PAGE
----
Tuesday, October 19, 2010
Growing Up In Northern Ontario, Winter Preparations
Well, now ‘back when I was young’!
In the Northern Ontario town where I grew up winter could, and often did begin with a snowfall in early September and if a short winter; warmed up in May. … so eight or nine months of winter! And yes the snow fell as did temperatures! Fourteen feet of packed snow was not unusual, and the frost invaded everything! Walking through a forest in January one could hear trees splitting open from frost. On really cold nights you could hear the timbers in our two storey home crack! Frost in the north country was not merely a dusting of the ground and few inches of frozen earth. It could be up to a foot deep, depending on the severity of the winter. The weight of snow was also a hazard and roof tops often had to be sholved clear. It was pristine, it was a wonderful winter wonderland, and it took much in preparation to survive the cold north.
There were so many winter chores lined up in preparation for -40F or colder winter months that they began as soon as summer took hold. They would begin in our kitchen with ‘preserving’ fruit. Baskets and baskets of peaches and pears and blueberries were prepared for winter. Mother and dad would process the fruit and pack in glass preserving jars, cover with a sweet sugar syrup and immerse in a huge caldron of boiling water. Then covered with blankets to allow to cool. Apparently covering with blankets was really important for it retained the ‘fresh fruit’ flavour of the fruit; although the only flavour I remember was the sweet, lovely syrup….with a ‘hint’ of fruit. The aroma was delightful and made us children wish for winter!
Many residents laid up a store of root crops - potatoes, carrots, parsnips and other vegetables storing by the canvas sack in basements that were dugout earth or preserving as my parents did with fruit. We did not have a root cellar so except for potatoes in our basement; we purchased vegetables in winter months in cans. To this day I have a strong dislike of canned vegetables! Fresh produce became expensive during winter; all such items were shipped by train freight so the ‘fresh’ was hard to come by.
But there were pickled beets, mustard pickles, relishes and bean pickles from our grandmother’s kitchen.
The next prime consideration, after the stomach was appeased with thoughts of winter feasts was winter warmth. Gathering of wood for winter fires began in early July. The mining industry used logs to support tunnels built in the mines. The logging company would square off the trees and the cutaway rounded pieces were cut into 18” pieces called ‘slabs’. They were sold for winter fuel. Alternatively one could cut timber from the forest and use logs for winter fuel. We burned slabs. They would arrive in early July and father would pile column after column of ‘slabs’ in the driveway and at the side of the house; piled in such a way air could circulate and the wood could dry. Then after assembling all these piles they would be taken down in August and re-piled in the basement of our home and in the back porch. Most homes had wood sheds at the back of their properties for storage of winter wood – our back porch was our wood shed.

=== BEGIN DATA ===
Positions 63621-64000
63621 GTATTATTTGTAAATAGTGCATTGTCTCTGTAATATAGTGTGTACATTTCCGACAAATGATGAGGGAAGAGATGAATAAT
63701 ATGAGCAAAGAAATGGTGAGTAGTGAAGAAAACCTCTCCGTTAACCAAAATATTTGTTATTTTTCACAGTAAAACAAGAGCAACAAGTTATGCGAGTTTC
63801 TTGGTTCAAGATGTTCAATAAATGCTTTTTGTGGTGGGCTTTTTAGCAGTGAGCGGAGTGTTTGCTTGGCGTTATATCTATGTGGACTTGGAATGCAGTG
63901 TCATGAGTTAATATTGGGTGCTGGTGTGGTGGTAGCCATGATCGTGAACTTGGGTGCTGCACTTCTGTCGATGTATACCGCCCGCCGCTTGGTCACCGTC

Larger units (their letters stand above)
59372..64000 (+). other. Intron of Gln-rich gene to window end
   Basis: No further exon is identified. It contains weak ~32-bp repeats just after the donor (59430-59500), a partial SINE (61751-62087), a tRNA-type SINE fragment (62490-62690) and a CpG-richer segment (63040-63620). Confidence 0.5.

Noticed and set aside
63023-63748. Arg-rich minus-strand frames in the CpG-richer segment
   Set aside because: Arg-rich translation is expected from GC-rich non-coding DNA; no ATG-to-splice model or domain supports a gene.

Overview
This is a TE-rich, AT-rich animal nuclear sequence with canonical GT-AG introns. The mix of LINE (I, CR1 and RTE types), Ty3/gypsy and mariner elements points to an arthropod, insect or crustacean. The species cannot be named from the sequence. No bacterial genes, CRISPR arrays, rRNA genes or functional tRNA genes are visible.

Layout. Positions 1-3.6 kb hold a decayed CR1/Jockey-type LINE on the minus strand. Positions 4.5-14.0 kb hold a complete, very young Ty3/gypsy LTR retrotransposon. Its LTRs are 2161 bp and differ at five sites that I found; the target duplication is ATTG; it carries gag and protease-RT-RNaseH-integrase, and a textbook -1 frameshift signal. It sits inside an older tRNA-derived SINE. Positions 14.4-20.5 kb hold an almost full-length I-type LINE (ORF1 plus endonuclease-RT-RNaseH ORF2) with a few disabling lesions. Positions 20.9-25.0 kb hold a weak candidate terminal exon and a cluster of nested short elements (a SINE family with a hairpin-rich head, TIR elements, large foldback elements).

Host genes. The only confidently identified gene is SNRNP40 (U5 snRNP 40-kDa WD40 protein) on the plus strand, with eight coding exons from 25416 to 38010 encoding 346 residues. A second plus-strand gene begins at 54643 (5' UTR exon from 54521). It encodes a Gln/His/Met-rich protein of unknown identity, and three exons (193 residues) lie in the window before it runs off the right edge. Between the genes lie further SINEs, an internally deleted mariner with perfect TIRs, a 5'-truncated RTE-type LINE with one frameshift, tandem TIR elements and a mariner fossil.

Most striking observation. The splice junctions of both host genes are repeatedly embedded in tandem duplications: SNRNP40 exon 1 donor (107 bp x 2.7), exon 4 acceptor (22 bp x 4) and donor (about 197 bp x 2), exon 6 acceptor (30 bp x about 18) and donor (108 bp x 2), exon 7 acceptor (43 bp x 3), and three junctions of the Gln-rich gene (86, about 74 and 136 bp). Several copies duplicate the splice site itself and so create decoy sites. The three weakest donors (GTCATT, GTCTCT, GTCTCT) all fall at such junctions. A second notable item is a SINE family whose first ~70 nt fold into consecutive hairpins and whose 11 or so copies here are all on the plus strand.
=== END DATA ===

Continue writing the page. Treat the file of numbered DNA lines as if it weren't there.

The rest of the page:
The wood was burned in a basement cast iron stove and in the kitchen cast iron range. Fires burnt 24 hours a day in the winter. I can recall sitting on the stairs watching the stove top glowing red in the dark of night. I would wait until I heard my father snoring and would stealth down and throw baking soda on the fire....hoping to cool down the stove. Then father would wonder why the fire burnt so low the following morning.
My parents and all members of our community worked hard to prepare for winter which leads me to thinking….it was a good thing they didn’t have television or video diversions, we might have all frozen or gone hungry.
The painting included here is described on my other blog site pinnaclesandpotholes.